The Semantics of Biblical Language

The Semantics of Biblical Language

The Semantics of Biblical Language

The Semantics of Biblical Language

Excerpt

Only a little need be said about the occasion and purpose of this book. It is a main concern of both scholarship and theology that the Bible should be soundly and adequately interpreted. In recent years I have come to believe that one of the greatest dangers to such sound and adequate interpretation comes from the prevailing use of procedures which, while claiming to rest upon a knowledge of the Israelite and the Greek ways of thinking, constantly mishandle and distort the linguistic evidence of the Hebrew and Greek languages as they are used in the Bible. The increasing sense of dependence upon the Bible in the modern Church only makes this danger more serious. The fact that these procedures have never to my knowledge been collected, analysed and criticized in detail was the chief stimulus to my undertaking of this task myself.

The book is written mainly with the instructed theological public in view. Some small knowledge of Hebrew grammar and vocabulary is presupposed. Hebrew words are transliterated on a simple system, in which for example certain differences between vowels are not marked; Hebrew script is used only where special reasons require it. With Greek the opposite is done, and words are transliterated only in special circumstances. The few words of modern Hebrew which occur are transliterated by a system different from that used for the biblical language, as any speaker of the modern tongue must surely find most natural. I apologize to readers who may feel that I have used technical linguistic terms excessively or injudiciously. If I had used them less, the argument would have needed many tiresome circumlocutions. If I had used them more I might have made the argument more precise and satisfying at certain points; but I should have required a lengthy outline of linguistic method in order to define and locate my terms before approaching my special subject at all.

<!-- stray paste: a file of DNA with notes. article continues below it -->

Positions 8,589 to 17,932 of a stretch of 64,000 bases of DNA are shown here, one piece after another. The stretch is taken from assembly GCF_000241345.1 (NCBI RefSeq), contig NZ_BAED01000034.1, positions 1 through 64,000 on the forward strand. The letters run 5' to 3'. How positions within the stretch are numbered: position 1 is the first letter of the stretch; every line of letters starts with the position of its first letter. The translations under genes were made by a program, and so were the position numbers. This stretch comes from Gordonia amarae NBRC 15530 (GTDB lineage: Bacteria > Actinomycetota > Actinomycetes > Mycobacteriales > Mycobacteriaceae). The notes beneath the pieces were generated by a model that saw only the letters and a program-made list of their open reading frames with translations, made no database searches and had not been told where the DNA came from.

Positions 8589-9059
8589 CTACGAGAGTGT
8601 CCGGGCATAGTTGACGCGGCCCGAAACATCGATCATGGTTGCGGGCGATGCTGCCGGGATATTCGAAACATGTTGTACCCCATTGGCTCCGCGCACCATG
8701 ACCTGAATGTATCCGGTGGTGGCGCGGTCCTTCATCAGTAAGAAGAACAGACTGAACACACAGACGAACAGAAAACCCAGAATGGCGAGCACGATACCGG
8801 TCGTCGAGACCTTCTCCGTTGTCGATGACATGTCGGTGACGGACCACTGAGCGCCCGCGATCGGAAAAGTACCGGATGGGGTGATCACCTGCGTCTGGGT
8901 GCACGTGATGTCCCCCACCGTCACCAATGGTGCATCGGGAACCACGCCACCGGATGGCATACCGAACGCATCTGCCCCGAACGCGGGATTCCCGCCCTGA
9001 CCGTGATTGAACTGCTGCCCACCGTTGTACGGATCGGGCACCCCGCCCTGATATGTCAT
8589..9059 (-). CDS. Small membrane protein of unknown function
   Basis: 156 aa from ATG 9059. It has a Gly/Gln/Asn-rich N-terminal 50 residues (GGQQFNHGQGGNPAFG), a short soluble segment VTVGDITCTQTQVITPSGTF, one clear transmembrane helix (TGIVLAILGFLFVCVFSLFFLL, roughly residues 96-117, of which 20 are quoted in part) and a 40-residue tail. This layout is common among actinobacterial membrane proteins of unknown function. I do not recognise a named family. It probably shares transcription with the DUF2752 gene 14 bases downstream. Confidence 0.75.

It remains to record my thanks to those who have helped me.

Search by... Author
Show... All Results Primary Sources Peer-reviewed

Oops!

An unknown error has occurred. Please click the button below to reload the page. If the problem persists, please try again in a little while.